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Implications of Bifurcated Dissolution of Marriage Proceedings

Published in Chicago Lawyer Magazine, September 2010
By Daniel Stefani

In certain situations where there is a pending petition for dissolution of marriage, the parties can agree or in certain rare situations, the Court may grant a motion of either party to bifurcate their dissolution of marriage proceedings. This means that the Court enters an order immediately dissolving the bonds of the parties’ marriage but reserving adjudication of the remaining issues such as the division of marital assets and debts, maintenance, child support, custody and attorneys’ fees to a later date.

As relates to the issues of child support, custody and maintenance, the effect of a hearing on those issues at a much later date following the date of divorce adds little complexity to the trial Court’s adjudication of those issues. However, in identifying marital assets and liabilities and valuing them, there are many difficulties resulting from a hearing many months or even years following the entry of the divorce.

Specifically, the current case law and statute directs the Court to value assets and liabilities on the date the marriage is dissolved and not the date subsequent where the hearing on the issues of allocation of property and debt are heard, even if months or years later. In the recent 2009 3rd District case of In Re Marriage of Awan, the parties agreed to a bifurcated dissolution of their marriage in March 2004 which reserved the remaining issues for future determination. Ultimately, 18 months later, the Court conducted a hearing and thereafter, entered a final order in the proceedings which divided the property. For the most part, the Court used a valuation date as close to the date of the dissolution as practicable. The Appellate Court, affirmed the trial Court’s reliance on the case law that states that the property should be valued on the date the marriage is dissolved. The Appellant argued that the Court should have valued the assets on the date of the ultimate hearing.

The Awan case highlights the inherent problems in creating a fiction by putting the trial Court in a position to value and divide an estate which existed months, if not years, before the hearing date. In a traditional dissolution action, the assets are valued and divided as close to the trial date as practicable, which is typically much closer in time to the ultimate dissolution of the parties’ marriage. In such a case, there is still a lag time between the date of value and the ultimate date of dissolution. However, the lag time is usually much less than in a bifurcated dissolution situation.

In an Awan type situation, where the parties agree to a bifurcated dissolution, the Court should still consider the potential difficulties in having to value and divide property several months or even years following the entry of the divorce. Property at the time of the ultimate hearing on the issue may not even exist at that point. Obviously, values can change significantly in such a period of time, especially in today’s economic climate. This creates potential inequities between the parties and puts the Court in a very difficult position. Theoretically, all evidence of any post-dissolution events occurring during the months or years following the dissolution would be irrelevant.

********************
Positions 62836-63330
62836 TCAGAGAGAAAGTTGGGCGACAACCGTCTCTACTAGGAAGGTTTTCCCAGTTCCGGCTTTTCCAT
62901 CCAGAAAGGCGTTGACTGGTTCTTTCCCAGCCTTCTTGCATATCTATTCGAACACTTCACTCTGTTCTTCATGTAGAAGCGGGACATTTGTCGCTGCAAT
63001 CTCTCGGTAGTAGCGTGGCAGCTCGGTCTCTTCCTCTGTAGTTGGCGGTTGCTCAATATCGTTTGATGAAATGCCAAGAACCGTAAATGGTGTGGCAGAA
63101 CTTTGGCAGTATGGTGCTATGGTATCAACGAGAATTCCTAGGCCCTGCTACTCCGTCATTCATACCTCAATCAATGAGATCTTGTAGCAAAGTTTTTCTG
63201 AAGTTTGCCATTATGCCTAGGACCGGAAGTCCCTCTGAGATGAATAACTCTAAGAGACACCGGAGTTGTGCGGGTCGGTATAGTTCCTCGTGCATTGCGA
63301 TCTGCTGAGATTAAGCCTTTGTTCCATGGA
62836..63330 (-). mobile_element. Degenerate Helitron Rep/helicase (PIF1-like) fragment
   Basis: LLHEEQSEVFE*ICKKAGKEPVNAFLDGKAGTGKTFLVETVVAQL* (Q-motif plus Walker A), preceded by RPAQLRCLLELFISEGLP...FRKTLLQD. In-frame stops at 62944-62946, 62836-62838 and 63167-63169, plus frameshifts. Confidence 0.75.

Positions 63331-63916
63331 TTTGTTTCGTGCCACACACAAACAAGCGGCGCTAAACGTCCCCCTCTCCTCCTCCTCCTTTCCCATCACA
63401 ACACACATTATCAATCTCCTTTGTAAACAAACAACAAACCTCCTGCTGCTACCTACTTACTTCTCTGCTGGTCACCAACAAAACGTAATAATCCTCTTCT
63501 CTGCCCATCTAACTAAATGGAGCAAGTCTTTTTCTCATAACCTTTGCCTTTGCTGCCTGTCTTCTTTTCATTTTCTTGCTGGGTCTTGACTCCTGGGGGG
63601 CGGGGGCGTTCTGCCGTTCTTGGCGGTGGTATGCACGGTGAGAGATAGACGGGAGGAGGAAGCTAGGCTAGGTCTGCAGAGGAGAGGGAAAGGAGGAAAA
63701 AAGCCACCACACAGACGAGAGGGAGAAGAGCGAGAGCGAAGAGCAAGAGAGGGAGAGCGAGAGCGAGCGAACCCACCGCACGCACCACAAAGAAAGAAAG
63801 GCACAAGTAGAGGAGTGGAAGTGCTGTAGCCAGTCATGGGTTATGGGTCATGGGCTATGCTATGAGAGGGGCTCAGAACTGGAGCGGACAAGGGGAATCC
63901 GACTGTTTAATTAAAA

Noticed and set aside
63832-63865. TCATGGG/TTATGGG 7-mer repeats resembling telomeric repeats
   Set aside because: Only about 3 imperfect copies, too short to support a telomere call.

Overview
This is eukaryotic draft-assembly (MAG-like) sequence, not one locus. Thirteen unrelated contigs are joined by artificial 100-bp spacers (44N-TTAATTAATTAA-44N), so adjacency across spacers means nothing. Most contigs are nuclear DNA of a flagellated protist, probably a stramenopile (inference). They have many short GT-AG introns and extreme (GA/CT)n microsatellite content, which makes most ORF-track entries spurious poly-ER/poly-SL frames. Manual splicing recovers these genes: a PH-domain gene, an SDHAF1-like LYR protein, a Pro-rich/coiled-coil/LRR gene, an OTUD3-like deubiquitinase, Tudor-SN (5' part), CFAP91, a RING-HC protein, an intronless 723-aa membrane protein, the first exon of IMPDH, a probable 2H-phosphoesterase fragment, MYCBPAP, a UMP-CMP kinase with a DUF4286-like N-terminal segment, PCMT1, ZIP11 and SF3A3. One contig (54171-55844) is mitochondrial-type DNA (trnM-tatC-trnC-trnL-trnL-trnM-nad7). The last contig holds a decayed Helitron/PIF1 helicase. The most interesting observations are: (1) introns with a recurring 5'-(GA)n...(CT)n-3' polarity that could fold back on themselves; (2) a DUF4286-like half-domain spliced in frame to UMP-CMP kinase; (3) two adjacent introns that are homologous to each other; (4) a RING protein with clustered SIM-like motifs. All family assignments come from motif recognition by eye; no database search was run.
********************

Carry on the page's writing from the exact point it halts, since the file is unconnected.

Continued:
One potential solution that could help the Court in such a situation would be to allow such evidence post-dissolution to come into evidence and allow the Court further discretion in making a finding of value of such property subsequent to the dissolution date. Until the case law or the statute establishes such discretion, Courts are left with few remedies to avoid being put in a difficult position when the hearing on the reserved issues is conducted months or years later.

Until a change in the law, the Court may still use its discretion in allowing a bifurcated judgment to be entered even when both parties agree. The Court could require the parties to make an express agreement in conjunction with their proposed bifurcation that either the dissolution date will control valuation or some other date in the future, or as the statute indicates in a non-bifurcated situation, as close to the ultimate hearing date on the reserved issues as practicable. This would resolve any potential disputes between the parties as to the valuation date. Such an agreed bifurcation should also include some clarification as to how the issue of interim attorneys’ fees would be adjudicated which is different in pre-decree versus post-decree cases.

As the Awan case states, a bifurcated judgment should not be viewed as a solution to appease clients who are anxious to end a marriage in order to advance other significant business or personal endeavors; nor should a bifurcated judgment proceeding be used as a means to put a difficult dissolution on the back burner to be addressed on another day. Ultimately, the bifurcated approach may in the short term relieve personal stress of the parties but may ultimately create much more difficult issues for the trial judge when resolving property issues at a contested hearing well into the future.

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